8. “We’ll Be Fine” – The most straight forward “rap” track on the album. The feeling is grimier here than anywhere else on the album. The strength of the hook alone could make this song a single. Too bad Cash Money C.E.O. Baby comes in at the very end and makes sure that will never happen.

9. “Make Me Proud” – Drake champions the strong modern day female. Nicky Minaj destroys her verse then hangs around and lays down a sultry hook. Will these two just get down to it and become the first couple of hip-hop already (sorry Jigga and B)?

10. “Lord Knows” – Just Blaze creates a monumental backdrop with gospel chorus vocals over old-school soul. Ricky Ross stops by on what feels like the biggest song on the album. Drake agrees as he is at his most alive here.

11. “Cameras/Good Ones Go” – Lex Luger puts some low end growl underneath Drake’s explanation to a past love that everything you see in the media is not always true. The interlude is a prophetic ode to the ones that will eventually get away.

12. “Doing It Wrong” – All that needs to be said here is HOW ARE YOU GOING TO HAVE A LEGEND LIKE STEVIE WONDER ON A TRACK AND JUST HAVE HIM PLAY THE HARMONICA?!? Let’s move on.

13. “The Real Her” – More reluctant awesomeness from Drake; disillusioned by truckloads of females relentlessly throwing themselves at him. Something everyone can relate to. The real treat here is Weezy being Weezy and Andre 3000 taking it down a notch and sending the listener off like only he can.

14. “Look What You’ve Done” – A piano ballad about the little people that got him where he is today. Unbelievably, even in a song about the family that helped him along the way, he still finds time to send shout outs to two girls that he used to date (and claims to still be in love with).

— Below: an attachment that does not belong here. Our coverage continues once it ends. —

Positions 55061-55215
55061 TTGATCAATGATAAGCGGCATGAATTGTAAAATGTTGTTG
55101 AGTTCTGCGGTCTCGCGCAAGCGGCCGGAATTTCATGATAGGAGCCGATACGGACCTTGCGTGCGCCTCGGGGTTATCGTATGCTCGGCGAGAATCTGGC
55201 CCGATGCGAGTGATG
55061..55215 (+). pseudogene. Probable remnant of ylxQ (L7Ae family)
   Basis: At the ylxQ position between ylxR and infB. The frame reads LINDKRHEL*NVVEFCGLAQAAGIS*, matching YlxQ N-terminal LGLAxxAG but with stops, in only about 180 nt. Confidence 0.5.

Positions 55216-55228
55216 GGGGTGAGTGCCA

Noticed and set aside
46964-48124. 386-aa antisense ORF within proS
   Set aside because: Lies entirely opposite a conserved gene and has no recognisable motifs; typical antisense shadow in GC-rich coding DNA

15. “HYFR (Hell Yeah Fuckin Right)” – The eerie synth that warbles its way through the background of the track is a dead give-a-way that Lil Tunechi is in the building. Drake lays down a sprinter-quick flow before passing the baton to F. Baby. It says something about Drake’s ego that the two tracks featuring his mentor and mega-star seem destined to never be released as singles.

16. “Practice” – The most overtly sexual song on the album. A fuzzily distorted Drake lets a female know he is a fan of the new tricks she has learned. Only Drake could turn a song as crude as “Back That Ass Up” into sensual R&B. The whip-crack percussion on the hook is a nice touch to the subdued rendition of the Juvenile classic.

17. “The Ride” – The Weeknd wails over the entire 5:51 of this richly produced track. Lyrically, it’s just more cautious tales of how treacherous the awesome lifestyle of a baller can be. The most poignant line is delivered at the 2:41 mark: “Telling stories that nobody relate to / and even though they hate you, they just keep telling you they feel you.” Not many people can identify with much that is said on this album but they will buy it; financially telling Drake that they “feel him.”

It is apparent now that we will always hear the self-evaluating side of Drake. It has been nearly three years of award shows, national ad campaigns, and general superstardom and Drake still doesn’t seem comfortable in his own skin. But every so often the great ones don’t. While he may question his choice of women, and whether or not the life of a superstar is really worth it, we don’t question his ability to make hits. With plenty of radio friendly hooks and a few key megastar appearances, Take Care will be a staple on the charts for many weeks to come. There is still potential for growth (and a little more should have come on this album), but it is a well above average record that manages to avoid the dreaded sophomore slump.

Take Care Young Money, Cash Money 2011